The annual Saints and Sinners LGBTQ Literary Festival will take place in New Orleans March 27-29, 2020. For registration information: Sasfest.org Ambush readers can register with a 20% discount by using the code Ambush20 when registering.
In this series, we introduce you to some of the writers in the all-star lineup for #SAS20 this March in the heart of the French Quarter.
Alex Myers is a novelist, teacher, and transgender rights advocate. Born and raised as a girl in Paris, Maine, Alex came out as transgender when he was sixteen and started living as a boy. He was the first openly transgender student at both Phillips Exeter Academy and Harvard University. At Harvard, he began his work as an activist and advocate for transgender rights, work that has led him to a career as a lecturer and educator, working with schools around the world to be more gender inclusive. After earning degrees in Near Eastern Languages and Religious Studies at Harvard and Brown, Alex went to Vermont College of Fine Arts and studied Fiction Writing. It was in this program that Alex crafted his debut novel, Revolutionary, which tells the story of his ancestor, Deborah Sampson, who disguised herself as a man and fought in the American Revolutionary War. His most recent book is Continental Divide from University of New Orleans Press. Alex teaches high school English in New Hampshire, where he lives with his wife and two cats.
Colm Tóibín is an Irish novelist, short story writer, essayist, playwright, journalist, critic and poet. He is currently the Irene and Sidney B. Silverman Professor of the Humanities at Columbia University. Tóibín’s 1990 novel The South was followed by The Heather Blazing (1992), The Story of the Night (1996) and The Blackwater Lightship (1999). His fifth novel, The Master (2004), is a fictional account of portions in the life of author Henry James. Tóibín is the author of other non-fiction books: Bad Blood: A Walk Along the Irish Border (1994), (reprinted from the 1987 original edition) and The Sign of the Cross: Travels in Catholic Europe (1994). Tóibín has written two short story collections. His first, Mothers and Sons, which as the name suggests explores the relationship between mothers and their sons, was published in 2006, and was reviewed favourably (including by Pico Iyer in The New York Times). His second, broader collection, The Empty Family, was published in 2010, and was shortlisted for the 2011 Frank O’Connor International Short Story Award. His most recent book is Mad, Bad, Dangerous to Know: The Fathers of Wilde, Joyce and Yeats(2018, Simon & Schuster.)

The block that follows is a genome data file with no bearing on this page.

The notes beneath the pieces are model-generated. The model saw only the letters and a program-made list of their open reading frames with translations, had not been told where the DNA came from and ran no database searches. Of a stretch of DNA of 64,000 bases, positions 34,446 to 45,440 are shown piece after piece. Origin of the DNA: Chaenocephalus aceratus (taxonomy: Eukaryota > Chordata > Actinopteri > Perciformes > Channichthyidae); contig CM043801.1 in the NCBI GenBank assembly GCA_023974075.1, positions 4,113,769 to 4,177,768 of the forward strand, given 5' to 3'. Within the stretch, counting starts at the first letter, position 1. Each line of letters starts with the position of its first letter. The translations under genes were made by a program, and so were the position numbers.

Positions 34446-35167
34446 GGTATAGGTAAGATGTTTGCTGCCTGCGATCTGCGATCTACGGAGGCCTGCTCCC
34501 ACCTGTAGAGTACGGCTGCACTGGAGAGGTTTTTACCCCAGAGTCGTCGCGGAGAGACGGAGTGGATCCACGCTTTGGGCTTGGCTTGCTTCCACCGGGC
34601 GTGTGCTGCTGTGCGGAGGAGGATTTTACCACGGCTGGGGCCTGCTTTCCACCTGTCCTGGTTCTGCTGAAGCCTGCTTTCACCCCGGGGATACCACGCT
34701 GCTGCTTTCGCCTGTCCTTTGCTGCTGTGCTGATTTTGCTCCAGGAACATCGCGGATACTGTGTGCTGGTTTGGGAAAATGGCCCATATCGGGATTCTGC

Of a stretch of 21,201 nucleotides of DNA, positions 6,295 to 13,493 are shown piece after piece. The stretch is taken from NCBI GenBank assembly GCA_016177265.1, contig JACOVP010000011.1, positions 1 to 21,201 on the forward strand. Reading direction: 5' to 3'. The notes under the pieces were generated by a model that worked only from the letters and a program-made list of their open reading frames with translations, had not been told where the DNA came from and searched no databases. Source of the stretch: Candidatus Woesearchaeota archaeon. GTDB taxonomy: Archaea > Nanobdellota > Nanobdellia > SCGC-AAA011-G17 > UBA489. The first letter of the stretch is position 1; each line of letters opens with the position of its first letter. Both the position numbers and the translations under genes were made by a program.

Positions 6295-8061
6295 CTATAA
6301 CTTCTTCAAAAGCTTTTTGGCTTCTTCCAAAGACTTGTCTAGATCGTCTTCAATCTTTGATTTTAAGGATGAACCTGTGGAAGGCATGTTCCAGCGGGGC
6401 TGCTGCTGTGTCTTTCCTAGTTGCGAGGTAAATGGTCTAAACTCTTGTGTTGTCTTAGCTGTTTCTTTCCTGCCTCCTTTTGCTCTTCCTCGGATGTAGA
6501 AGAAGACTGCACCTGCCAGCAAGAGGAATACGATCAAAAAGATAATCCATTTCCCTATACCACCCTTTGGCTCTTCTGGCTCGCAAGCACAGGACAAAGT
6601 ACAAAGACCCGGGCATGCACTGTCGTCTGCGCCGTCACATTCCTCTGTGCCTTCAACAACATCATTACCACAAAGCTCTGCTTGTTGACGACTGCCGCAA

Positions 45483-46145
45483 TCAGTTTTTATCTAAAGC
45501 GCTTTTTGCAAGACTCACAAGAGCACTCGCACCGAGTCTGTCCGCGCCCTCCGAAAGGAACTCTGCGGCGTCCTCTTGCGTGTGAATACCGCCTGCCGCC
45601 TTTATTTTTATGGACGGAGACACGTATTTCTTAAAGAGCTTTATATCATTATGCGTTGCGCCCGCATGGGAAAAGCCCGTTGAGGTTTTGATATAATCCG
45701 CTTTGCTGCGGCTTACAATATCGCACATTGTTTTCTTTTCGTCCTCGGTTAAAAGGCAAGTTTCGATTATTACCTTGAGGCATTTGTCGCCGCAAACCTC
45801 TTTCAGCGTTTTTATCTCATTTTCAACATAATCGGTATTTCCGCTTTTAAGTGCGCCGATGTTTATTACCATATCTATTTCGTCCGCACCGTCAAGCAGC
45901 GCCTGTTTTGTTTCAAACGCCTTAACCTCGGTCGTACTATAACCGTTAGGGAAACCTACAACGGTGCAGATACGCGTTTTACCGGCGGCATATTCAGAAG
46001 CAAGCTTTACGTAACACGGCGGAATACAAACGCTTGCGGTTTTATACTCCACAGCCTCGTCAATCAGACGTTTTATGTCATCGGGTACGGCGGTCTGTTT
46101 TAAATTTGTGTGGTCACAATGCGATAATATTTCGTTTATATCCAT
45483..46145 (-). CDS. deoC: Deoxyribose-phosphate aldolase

Irena Klepfisz was born in the Warsaw Ghetto on April 17, 1941, the daughter of Michał Klepfisz, a member of the Jewish Labour Bund. In late April 1943, when she had just turned two years old, her father, was killed, on the second day of the Warsaw Ghetto Uprising. Earlier in 1943, Klepfisz’s father had smuggled Irena and her mother out of the ghetto; Irena was placed in a Catholic orphanage, while her mother, using false papers, worked as a maid for a Polish family. Irena and her mother immigrated to the United States in 1949. Klepfisz has worked as an activist in feminist, lesbian, and secular Jewish communities. She began publishing her poems in 1971. She was a founding editor of Conditions, a feminist magazine emphasizing the writing of lesbians, and also was a co-editor of The Tribe of Dina: A Jewish Women’s Anthology. Klepfisz has also been a contributor to the Jewish feminist magazine Bridges, and wrote the introduction to Found Treasures: Stories by Yiddish Women Writers. She is the author of A Few Words in the Mother Tongue: Poems Selected and New (with an introduction by Adrienne Rich) published by The Eighth Mountain Press, which was nominated for a Lambda Prize in Poetry in 1990.